Enea in its "Element" with multiprocessor software middleware

Bernard Cole -September 15, 2005

Boston, Ma. - At the Embedded Systems Conference here Enea took the wraps off Element, a new suite high-availabability middleware tools and building blocks targeted at board and system chassis level multiprocessor designs in telecom, automotive, industrial control, and medical instrumentation applications.

According to Terry Pearson, vice president of product management for Element at Enea, Element is designed to provide a .set of services that sit between the operating system and applications. "It is designed to provide a set of core services for synchronizing, instrumenting, monitoring, and establishing communications between applications spread across multiple operating systems and processors," he said. "It also provides network supervision, fault, shelf, and upgrade management services that make it easy to monitor, repair, configure/provision, and upgrade live systems as they operate in the field."

What makes Element unique, he said, is that it is the first high availablity (HA) middleware optimized for distributed embedded systems. It is designed, he said, to work in a mixed OS environment, with say, Linux and Enea’s OSE, or any other RTOS, in the same system.

Nor is it confined to just operating only on RISC machines. Any mix of RISC with DSPs and network processors (NPUs) is possible as well. Because of this platform independence, said Pearson, it can allow developers to integrate systems using emerging standards such as SA Forum’s HPI and ATCA in the same system with legacy applications.

"What we have tried to do is a come up with a common API to partition, distribute, and manage applications spread across multiple processors, blades, and operating systems," he said, ”without requiring the developer get involved in implementation details."

At the core of Element’s flexibility, he said, is the company’s LINK communications subsystem – a generalized version of the message passing protocol used within the OSE RTOS -- designed initially to support the construction of complex inside the chassis distributed applications that span multiple devices and operating systems. "But there is nothing about the new protocol middleware that limits the potential applications to that narrow subset," said Pearson.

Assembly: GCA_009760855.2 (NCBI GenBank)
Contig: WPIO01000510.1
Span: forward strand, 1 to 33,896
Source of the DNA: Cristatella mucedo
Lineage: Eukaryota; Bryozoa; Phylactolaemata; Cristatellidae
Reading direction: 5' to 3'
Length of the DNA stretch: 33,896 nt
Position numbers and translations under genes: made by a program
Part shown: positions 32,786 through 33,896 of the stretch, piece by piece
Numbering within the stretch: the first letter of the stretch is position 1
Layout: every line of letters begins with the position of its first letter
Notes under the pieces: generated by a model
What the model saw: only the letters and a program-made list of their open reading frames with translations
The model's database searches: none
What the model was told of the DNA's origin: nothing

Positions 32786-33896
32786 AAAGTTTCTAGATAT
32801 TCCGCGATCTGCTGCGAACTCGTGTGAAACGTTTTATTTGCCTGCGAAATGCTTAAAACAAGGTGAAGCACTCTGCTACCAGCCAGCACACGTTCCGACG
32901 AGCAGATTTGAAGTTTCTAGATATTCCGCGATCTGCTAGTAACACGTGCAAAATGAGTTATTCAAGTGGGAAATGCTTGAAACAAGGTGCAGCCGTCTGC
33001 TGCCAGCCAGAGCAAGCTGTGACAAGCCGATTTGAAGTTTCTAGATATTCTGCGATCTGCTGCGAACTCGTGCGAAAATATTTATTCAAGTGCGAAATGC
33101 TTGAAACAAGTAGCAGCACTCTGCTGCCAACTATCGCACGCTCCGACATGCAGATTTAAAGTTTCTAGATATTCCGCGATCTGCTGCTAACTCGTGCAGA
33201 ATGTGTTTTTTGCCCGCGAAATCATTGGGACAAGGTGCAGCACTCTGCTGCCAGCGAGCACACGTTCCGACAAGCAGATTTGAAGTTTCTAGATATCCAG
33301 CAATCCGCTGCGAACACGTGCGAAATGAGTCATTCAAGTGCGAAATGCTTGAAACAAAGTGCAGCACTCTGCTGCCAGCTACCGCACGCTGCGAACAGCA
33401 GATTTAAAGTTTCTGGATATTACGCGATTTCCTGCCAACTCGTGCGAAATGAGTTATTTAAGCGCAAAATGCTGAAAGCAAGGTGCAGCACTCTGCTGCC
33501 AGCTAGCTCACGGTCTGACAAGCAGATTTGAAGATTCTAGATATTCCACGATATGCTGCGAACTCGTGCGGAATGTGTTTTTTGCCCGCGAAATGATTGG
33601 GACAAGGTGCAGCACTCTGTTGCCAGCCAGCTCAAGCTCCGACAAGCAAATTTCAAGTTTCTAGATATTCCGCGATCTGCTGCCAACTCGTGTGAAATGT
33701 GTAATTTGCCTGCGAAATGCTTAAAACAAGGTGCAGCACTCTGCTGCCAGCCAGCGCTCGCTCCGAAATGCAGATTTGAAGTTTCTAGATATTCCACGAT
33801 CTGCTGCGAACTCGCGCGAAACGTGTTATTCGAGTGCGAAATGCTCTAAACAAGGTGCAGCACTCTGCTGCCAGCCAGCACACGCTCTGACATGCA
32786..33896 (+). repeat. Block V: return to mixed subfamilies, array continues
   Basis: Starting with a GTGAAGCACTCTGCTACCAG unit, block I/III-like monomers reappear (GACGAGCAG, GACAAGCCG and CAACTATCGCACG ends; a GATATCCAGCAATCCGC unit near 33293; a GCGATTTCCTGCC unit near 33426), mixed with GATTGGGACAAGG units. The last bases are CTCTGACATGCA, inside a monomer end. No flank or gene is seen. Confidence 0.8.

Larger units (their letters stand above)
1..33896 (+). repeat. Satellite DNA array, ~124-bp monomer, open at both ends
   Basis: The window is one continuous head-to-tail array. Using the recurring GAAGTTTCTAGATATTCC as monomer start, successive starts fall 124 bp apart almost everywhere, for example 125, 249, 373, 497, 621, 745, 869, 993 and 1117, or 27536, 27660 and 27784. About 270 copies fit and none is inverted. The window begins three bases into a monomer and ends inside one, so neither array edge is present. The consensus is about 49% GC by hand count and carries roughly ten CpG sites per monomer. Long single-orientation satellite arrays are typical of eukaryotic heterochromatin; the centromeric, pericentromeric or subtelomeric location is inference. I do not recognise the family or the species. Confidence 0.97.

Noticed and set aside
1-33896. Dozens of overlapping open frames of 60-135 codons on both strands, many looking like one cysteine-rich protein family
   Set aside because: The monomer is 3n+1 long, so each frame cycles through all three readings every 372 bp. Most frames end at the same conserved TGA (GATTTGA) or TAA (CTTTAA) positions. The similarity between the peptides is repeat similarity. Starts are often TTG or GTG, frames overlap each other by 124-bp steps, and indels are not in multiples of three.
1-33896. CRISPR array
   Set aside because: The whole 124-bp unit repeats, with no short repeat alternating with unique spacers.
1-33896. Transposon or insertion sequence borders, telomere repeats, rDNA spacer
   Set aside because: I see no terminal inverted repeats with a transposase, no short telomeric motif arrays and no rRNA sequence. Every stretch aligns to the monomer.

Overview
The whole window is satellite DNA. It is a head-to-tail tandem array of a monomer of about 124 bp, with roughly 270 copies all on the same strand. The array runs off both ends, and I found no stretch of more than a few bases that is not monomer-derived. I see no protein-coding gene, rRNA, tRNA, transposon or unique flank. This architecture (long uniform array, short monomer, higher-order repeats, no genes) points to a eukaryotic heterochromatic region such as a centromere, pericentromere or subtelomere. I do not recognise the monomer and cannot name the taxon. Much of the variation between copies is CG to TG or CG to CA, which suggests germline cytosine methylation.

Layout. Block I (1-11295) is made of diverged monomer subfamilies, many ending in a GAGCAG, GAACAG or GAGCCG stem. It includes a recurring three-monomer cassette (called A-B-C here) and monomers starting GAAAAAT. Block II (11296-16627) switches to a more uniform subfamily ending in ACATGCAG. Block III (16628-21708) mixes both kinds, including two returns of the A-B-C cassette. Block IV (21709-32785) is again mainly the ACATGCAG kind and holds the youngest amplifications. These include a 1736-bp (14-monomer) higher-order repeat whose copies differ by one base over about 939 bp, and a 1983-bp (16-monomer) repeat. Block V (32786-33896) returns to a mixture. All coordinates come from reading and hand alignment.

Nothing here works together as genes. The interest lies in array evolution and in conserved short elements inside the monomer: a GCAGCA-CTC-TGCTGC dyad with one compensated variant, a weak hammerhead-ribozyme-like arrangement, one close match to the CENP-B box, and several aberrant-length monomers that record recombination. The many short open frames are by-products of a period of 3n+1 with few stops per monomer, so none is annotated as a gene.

Beyond the message-passing based methodology at its core, he said, LINK is designed to easily discover other processes and services, communicate with those processes, advertise service availability, broadcast information to and share information with other processes (publish/subscribe), and monitor other processes for readiness.

LINK will also include a set of event logging and interactive inspection services to increase visibility into system operation. Event logging enables application processes to log and report event and state information such as slot/service availability, diagnostics and critical network events such as alarm conditions. Developers and network operators can interactively obtain this information using standard Web browsers.

The new middleware he said, incorporates an HA Framework (HAF) able to perform active heartbeat monitoring and reactive error detection schemes to ensure the health of key hardware and software components at the system, slot and application levels. The HAF also performs in-service upgrades for hardware and software components with minimal disruption to the operational state of the system.delivers all the services required to build a true non-stop computing platform. The HAF provides full fault management, including monitoring, detection, recovery, and reporting, for every resource in the system.

Another key element in Element, said Pearson, is the company’s Polyhedra relational database management system.. It is used to provides transactional, real-time, fault-tolerant storage for provisioning data, and arbitrating access among multiple users. Element will also incorporate SNMP-based network monitoring services for gathering and inspecting statistical data. ”This data can be utilized on-line for network troubleshooting and optimization, or archived off line for network planning, accounting (subscriber billing), and other purposes,” he said.

Currently available only for use with Enea’s memory-protected OSE real-time operating system. Element for Linux is currently undergoing beta trials with selected customers and will be generally available early next year.

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